Goals Soccer Centres Shareholders Reject Canadian Takeover Bid

Bid For Goals Soccer Centres Gets The Red Card

A bid to take over Goals Soccer Centres, which runs more than 40 five-a-side football centres in the United Kingdom, has seen rejected by shareholders.

The company had agreed in principle to the 144p a share takeover by a Canadian Pension Fund - the Ontario Teachers’ Pension Plan - but when it was put to a vote, the votes in favour came to just 71.4% - 3.6% shy of being passed.

Sir Rodney Walker, non-executive chairman of Goals, said in a statement: "Following the result of today's court meeting, the non-executive directors and executive management will continue to focus on delivering the group's strategy of delivering a best-in-class 5-a-side football experience to customers in the UK and beyond."

It is believed those who voted against the takeover regarded the offer price as too low - but the value of Goals had been challenged after Powerleague's owner Patron Capital confirmed it would not make an offer for its rival earlier this month.

Goals confirmed this afternoon it was not in talks with any other potential takeover partners.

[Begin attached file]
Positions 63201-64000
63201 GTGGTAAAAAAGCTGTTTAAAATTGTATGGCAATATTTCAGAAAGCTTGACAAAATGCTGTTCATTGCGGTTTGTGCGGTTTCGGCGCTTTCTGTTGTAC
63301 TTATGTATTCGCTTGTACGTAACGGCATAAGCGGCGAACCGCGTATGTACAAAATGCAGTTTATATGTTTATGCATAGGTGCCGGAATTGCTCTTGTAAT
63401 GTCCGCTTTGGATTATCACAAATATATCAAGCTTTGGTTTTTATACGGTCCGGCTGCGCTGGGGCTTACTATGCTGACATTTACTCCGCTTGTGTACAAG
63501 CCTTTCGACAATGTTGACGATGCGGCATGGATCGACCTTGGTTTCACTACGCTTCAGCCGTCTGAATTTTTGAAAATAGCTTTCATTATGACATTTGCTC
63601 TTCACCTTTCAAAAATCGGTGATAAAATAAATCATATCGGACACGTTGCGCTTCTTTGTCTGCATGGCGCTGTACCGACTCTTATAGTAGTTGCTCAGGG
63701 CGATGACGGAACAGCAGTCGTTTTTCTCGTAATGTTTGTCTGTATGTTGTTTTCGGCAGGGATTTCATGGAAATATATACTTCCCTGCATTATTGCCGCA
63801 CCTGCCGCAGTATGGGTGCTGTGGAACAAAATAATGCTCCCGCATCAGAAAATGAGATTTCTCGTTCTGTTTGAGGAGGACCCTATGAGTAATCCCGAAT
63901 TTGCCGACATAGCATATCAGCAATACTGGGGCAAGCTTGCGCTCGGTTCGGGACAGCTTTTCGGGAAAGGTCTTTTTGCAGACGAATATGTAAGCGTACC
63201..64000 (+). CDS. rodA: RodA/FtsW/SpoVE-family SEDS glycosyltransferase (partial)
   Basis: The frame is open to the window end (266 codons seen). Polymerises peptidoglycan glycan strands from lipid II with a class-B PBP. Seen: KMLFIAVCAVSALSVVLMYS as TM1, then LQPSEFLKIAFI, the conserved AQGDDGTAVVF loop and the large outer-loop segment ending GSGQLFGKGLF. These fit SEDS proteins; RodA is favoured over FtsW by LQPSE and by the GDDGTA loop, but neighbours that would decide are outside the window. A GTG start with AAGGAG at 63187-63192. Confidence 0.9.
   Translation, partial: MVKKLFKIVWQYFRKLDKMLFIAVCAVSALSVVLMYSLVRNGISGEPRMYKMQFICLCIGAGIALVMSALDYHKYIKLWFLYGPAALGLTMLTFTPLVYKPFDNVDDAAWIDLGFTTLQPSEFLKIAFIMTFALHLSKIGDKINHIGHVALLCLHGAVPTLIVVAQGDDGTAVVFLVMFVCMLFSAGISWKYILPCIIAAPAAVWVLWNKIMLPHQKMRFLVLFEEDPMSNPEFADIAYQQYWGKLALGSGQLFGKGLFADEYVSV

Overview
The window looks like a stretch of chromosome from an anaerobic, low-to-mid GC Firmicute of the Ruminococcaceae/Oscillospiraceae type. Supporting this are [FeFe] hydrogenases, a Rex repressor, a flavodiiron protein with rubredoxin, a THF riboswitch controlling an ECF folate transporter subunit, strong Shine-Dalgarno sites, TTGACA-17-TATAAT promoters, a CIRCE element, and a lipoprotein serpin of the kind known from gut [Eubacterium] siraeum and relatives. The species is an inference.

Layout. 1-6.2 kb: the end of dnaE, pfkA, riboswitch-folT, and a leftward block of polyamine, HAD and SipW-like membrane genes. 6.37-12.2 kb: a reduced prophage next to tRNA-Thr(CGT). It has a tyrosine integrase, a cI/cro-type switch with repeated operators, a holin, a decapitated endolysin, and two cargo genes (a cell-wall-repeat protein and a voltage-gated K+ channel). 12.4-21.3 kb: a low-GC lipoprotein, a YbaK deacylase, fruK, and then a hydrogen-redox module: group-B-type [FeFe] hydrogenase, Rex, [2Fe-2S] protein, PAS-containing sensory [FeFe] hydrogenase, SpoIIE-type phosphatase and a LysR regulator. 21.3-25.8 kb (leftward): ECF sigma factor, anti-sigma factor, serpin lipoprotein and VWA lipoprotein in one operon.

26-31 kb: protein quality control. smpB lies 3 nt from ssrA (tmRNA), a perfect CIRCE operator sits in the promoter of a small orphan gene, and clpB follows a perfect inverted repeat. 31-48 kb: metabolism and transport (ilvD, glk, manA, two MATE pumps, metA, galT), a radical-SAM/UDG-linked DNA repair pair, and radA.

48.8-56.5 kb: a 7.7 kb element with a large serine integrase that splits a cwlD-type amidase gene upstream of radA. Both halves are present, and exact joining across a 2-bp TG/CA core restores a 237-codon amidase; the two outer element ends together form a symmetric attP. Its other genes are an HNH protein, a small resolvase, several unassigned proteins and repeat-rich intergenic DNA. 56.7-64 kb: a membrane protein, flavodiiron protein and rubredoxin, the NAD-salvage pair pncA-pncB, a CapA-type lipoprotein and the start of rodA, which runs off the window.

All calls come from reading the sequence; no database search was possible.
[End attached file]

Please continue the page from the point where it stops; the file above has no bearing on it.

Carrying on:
Matt King, head of research for leisure at Mintel, said the leisure sector had remained fairly resilient during the recession, and Goals' results in particular had been doing well.

"There's been a long term leisure trend towards increased participation - although this has been slightly tempered by the recession," he told The Huffington Post UK.

King also noted that in a time-poor society, the need for shorter bursts of activity had seen a surge for five-a-side football over the more traditional 11-a-side game. Indeed Football Association statistics have supported the theory that the shift towards five-a-side becoming more popular was set to continue.

But Craig Melling, investment manager at stockbroker Redmayne Bentley, said he was surprised the offer of 144p was rejected, given some of the troubles Goals had faced recently.

"Theirs is an easy story to buy into, but I wasn't keen because (the business) is dependent on discretionary spend, which is under pressure at the moment," he said.

"If you've been recently you'll see the bars are empty too, which is a loss."

The poor weather will also have affected profits, Melling predicted, since the outdoor pitches are exposed to the elements.

It appears that Goals will now go back to running business as usual, though there is the possibility of a counter offer being made by the OTTP.

At the time of going to press, the share price for Goals had dropped to 116p, having started the day at 143p. At its lowest, it reached 110p, shortly after the failed vote took place.


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